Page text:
Monday, February 08, 2016


Makerspace Lessons

I’m quite taken with the concept of “makerspaces” on college campuses.  As I understand them, they’re dedicated areas open to members of a given community, with lots of both high-tech and low-tech tools and materials.  I think of them as piles of oily rags, waiting for the sparks that students or faculty could provide.  Except for the fire hazard, of course.

As a concept, makerspaces provide an enticing blend of project-based learning, open exploration, labwork, and even entrepreneurship.  They’re the well-equipped garages in which ideas are born, except that they’re open to people who can’t afford garages.  They can be the playgrounds in which tinkering leads to both skill development and actual ideas.

In my college days, the closest thing I had to a makerspace was the radio station.  Once I discovered the joys of audio editing, I had a blast putting together ridiculous show intros.  (My fave was the one for the community affairs show.  It opened with a piercing scream, followed by a voiceover saying “No need to be afraid. It’s only the community affairs show…” over “Baroque and Blue,” a bouncy little instrumental.  I like to think it told a story…)  But a makerspace could allow for far more than just low-end media production.  It could allow for prototyping, sculpture, and all sorts of stuff.  For example, this piece features a great discussion of the makerspace at the College of San Mateo, where it apparently serves as a proving ground for STEAM.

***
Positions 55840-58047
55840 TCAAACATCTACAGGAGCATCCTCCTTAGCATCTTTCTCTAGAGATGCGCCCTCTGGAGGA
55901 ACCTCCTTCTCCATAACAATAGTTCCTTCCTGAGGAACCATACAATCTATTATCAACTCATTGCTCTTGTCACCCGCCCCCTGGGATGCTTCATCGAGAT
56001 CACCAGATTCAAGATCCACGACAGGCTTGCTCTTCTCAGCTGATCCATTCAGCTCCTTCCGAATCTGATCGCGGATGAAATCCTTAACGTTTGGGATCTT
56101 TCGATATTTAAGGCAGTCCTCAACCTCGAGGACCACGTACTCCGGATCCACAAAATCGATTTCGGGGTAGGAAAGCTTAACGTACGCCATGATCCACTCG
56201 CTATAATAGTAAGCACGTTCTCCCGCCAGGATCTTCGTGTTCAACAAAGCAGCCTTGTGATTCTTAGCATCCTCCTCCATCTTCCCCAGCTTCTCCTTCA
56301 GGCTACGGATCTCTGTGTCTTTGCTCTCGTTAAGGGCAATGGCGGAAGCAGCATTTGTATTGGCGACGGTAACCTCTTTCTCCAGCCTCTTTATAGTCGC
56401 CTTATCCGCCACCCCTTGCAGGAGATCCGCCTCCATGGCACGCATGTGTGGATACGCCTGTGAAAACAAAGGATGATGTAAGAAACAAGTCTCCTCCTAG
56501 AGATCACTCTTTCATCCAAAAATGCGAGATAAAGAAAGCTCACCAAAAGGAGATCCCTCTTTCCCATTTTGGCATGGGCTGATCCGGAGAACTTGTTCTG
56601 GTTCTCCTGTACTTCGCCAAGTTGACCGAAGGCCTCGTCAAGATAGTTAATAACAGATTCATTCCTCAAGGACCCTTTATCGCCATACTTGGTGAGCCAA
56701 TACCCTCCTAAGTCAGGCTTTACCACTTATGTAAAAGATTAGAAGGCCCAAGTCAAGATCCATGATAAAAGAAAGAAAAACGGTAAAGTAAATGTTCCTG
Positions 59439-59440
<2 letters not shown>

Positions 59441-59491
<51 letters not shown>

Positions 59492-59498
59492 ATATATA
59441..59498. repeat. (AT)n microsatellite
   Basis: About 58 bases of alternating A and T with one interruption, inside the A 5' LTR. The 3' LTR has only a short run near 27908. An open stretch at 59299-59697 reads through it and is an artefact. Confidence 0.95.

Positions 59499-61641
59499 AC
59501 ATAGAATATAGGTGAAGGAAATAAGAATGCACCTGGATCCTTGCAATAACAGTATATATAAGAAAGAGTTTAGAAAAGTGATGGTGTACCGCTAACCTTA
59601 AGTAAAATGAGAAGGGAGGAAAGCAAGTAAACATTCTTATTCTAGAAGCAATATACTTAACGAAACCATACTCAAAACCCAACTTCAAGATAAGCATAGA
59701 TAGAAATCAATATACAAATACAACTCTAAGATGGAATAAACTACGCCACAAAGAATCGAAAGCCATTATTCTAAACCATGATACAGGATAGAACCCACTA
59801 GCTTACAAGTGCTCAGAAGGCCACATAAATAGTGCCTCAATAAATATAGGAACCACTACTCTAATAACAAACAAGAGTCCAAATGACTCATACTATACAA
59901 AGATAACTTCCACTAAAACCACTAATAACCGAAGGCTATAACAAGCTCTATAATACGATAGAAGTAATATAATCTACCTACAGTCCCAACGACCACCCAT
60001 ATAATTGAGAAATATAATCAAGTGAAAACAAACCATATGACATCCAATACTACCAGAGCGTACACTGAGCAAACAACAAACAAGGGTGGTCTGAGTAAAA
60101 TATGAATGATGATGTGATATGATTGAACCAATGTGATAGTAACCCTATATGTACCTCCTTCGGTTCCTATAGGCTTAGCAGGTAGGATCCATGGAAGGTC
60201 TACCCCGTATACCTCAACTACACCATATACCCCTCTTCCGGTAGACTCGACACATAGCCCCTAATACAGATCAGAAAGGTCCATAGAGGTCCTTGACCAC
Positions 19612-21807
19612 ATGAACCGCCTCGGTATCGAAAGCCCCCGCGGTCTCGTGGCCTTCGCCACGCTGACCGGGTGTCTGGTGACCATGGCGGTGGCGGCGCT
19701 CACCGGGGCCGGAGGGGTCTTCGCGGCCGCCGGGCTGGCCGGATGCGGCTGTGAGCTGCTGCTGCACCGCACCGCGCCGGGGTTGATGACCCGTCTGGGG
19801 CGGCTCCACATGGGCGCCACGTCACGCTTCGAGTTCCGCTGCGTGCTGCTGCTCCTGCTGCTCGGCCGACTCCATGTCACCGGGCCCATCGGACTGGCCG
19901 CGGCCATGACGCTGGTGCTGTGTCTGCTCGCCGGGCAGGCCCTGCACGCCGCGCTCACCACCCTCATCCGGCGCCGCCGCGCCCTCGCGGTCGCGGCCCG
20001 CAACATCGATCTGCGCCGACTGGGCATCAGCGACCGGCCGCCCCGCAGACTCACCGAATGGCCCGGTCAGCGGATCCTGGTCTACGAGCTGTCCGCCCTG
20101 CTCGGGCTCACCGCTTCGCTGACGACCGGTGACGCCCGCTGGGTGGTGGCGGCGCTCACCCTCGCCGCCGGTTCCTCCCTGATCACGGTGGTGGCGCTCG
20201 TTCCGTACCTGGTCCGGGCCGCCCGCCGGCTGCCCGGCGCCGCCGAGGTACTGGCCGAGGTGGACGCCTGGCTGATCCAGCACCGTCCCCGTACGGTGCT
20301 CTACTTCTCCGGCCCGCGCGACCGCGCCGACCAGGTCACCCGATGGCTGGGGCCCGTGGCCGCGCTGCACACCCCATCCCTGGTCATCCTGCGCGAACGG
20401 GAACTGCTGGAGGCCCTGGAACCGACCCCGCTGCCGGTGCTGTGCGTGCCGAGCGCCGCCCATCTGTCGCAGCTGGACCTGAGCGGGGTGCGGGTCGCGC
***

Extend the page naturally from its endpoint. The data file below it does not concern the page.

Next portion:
But it can’t be that easy.

The article mentions that it’s hard to assess the outcomes of a makerspace in the same way that you could of, say, a class.  That’s probably true, though gate counts could at least tell you something.  If the makerspace sits empty most of the time, it probably isn’t accomplishing much.  But I suspect that the assessment nut can be cracked.  I’m more worried about unknown unknowns.

This is where I’m hoping some wise and worldly readers can offer the benefit of experience.

When it comes to makerspaces, what’s the catch?  Alternately, what’s the easy-trap-to-fall-into-if-you-don’t-look-out?  What’s the unknown unknown that only become painfully clear when it became concrete?

Okay, I ran the bike-repair coop at my grad institution, and there was a student-specific machine stop around as well.

Some thoughts:
1. You need someone dedicated to making sure people treat the equipment well, the place gets cleaned up, and the like. The student shop was a mess as nobody kept care of the tools, and I had to spend considerable time cleaning up (as a graduate student volunteer!) the bike coop to keep it in proper order, despite my constant e-mail blasts of "clean up you fools!"
2. Despite your best efforts, stuff will break continuously. It was cheap for us to replace a few cone-wrenches (~$20ish) but if someone is being dumb on a 3D printer--that's a whole different kettle of fish. What I've seen of the better places is that you have to show training on a specific item to use it, and so you'll need to make sure that there is training available.
3. Even if it's not broken, you need to make sure tools are sharp etc. for general safety and effectiveness.
4. Liability is an issue. The bike coop was covered as a student club (and we had no power-tools to really hurt yourself on). But it needs to be figured out one way or another.